This blog has become a haven of sorts for me. It’s the place I come to for many different reasons, it’s where I can come when I am lonely, confused, happy, or simply when I have something to share. I relate to the title of an alcohol recovery podcast I listen to called “Home” (highly recommended), this is a home to me, a safe place, a place where I am understood and where I seek to understand more about myself, others and this strange yet rewarding life of sobriety from alcoholism.
I am in my 9th sober year from alcohol without relapse. I had to do a double check when I counted how many years it has been since my last drink because I don’t count the days the way I did during my first year of sobriety. For the sake of sharing, I got sober alone, I didn’t go to A.A or any other group. As I think over the last 9 years I realize that I have forged my own path of recovery that has worked well for me.
So 9 years have passed since my last drink, I have grown older, and often the thought passes my mind “How on earth would I do all of this if I was still drinking?”. I have kids who are getting older, teenagers, how would I look my kids in the face and tell them not to do something that as an alcoholic I used to do. This is the era I am in, raising teenagers into adults and I honestly thank my lucky stars every day for my sobriety as I go through this.
As I get older and I look around at those I have known over the years, the obvious problems of alcoholism are plain to see. Failed relationships, pain, difficulty doing life sober and jugging alcoholism, unfulfilled lives, health issues, mental issues, death, the list goes on. There is nothing new here when it comes to alcoholism, it has been ruining lives for as long as people have been recording the problems surrounding it and then some.
What do I tell my teenagers who are curious to try alcohol and do what their peers are doing? I tell them what I know, “that in life, problems will come to you as you make your way through life, don’t give yourself problems by indulging in something that makes you feel so good so soon, it’s too good to be true, ultimately you will pay the price if you happen to the unlucky one who is easily addicted”. Of course my teens believe that they know it all, have all the answers, can handle what comes their way and blah, blah, blah but I continue to remind them to take care of that fragile brain that is not yet fully developed and they are going to need firing on all cylinders to make it through this lifetime. I want to go further, take them to see an AA meeting room, hear the stories, introduce them to some of the homeless alcoholics, beaten wives, devastated adult children of alcoholics and so on but of course I don’t, in time they will see enough of it.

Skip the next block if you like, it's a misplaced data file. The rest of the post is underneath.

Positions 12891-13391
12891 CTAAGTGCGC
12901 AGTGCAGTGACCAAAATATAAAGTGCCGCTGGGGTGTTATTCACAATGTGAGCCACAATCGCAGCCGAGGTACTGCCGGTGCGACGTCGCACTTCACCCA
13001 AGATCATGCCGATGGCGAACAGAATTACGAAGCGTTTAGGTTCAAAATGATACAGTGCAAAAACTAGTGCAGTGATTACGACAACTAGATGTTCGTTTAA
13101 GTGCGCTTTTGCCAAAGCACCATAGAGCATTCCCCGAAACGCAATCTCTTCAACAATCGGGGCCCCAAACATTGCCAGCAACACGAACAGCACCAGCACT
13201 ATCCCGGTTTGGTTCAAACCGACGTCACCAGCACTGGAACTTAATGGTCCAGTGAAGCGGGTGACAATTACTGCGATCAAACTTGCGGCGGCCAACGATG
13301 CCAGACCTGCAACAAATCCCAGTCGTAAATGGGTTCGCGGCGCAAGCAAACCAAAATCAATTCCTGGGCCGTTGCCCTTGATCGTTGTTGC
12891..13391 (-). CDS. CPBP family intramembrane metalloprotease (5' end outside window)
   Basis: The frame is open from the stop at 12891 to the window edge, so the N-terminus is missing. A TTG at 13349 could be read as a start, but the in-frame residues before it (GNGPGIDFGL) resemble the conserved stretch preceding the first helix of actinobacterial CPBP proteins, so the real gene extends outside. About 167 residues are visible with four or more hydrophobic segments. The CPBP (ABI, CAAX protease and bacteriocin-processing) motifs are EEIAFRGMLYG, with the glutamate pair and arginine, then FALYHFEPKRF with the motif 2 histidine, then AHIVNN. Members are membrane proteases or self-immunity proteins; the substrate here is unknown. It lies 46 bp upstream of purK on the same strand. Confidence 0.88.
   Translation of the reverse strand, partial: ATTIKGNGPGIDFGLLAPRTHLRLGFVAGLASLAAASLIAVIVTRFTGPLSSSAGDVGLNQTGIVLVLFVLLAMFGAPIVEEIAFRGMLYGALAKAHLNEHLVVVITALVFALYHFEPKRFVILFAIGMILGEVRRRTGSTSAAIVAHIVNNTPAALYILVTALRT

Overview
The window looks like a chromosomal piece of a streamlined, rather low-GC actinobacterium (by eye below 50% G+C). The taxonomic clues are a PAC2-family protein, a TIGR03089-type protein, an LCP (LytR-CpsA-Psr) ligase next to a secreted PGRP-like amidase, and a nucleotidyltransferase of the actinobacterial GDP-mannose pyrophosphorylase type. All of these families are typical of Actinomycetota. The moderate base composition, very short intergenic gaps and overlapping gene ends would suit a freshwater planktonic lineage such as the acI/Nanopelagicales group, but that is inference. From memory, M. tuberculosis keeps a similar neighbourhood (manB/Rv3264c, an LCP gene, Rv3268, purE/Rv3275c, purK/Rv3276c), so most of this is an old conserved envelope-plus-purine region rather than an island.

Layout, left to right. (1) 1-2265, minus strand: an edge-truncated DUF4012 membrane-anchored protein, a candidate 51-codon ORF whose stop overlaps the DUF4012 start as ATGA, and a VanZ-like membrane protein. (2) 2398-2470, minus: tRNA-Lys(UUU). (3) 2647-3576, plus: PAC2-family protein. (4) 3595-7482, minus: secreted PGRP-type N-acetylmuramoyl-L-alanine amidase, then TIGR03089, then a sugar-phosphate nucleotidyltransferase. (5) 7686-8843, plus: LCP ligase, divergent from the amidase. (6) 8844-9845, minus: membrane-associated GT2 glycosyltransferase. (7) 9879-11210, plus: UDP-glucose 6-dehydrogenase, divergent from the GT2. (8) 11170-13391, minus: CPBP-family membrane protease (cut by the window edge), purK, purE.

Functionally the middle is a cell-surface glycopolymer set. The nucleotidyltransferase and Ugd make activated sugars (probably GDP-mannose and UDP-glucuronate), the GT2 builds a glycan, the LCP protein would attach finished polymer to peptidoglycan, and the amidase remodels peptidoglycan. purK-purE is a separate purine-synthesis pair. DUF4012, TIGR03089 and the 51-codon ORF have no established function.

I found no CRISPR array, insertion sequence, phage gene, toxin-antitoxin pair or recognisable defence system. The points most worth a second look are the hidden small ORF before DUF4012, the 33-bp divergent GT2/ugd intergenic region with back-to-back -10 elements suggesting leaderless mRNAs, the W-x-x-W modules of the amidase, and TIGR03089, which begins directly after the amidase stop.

I look back to my teenage years when it all began for me, I often wish someone had been able to make me stop and see sense, I am not sure it would have been possible, but I think if someone had really taken the time out to understand me and help me I may not have gone through all that I did. It’s hard to say I regret my past because I know that I am who I am today because of my past, and I like myself a whole lot more today than I did years ago, I like my life as it is today more than ever before, so much has changed for the better.
Should everyone stop drinking? No, I don’t think everyone has a problem with alcohol, I have seen many people drink responsibly, at least I have not seen any outward disfunction that has risen from their drinking but I can’t be sure. I have noticed that some people simply don’t need alcohol, they just are naturally sociable and function well without it, What I tend to see is how people use alcohol as medicine for this life or for celebration, but mainly I’ve seen how a lifetime of preferring alcohol over family and other healthier pursuits has led to loneliness and a solitary less meaningful life, I have seen that parents have damaged their child’s life through not being able to focus on parenthood because alcoholism takes precedence. I have seen children of alcoholics grow older with a multitude of issues stemming from alcoholic parents and I know what affect my alcoholism has had on mine and the lives of those closest to me over the years. I have also seen that I am one of the very few that make it to the other side.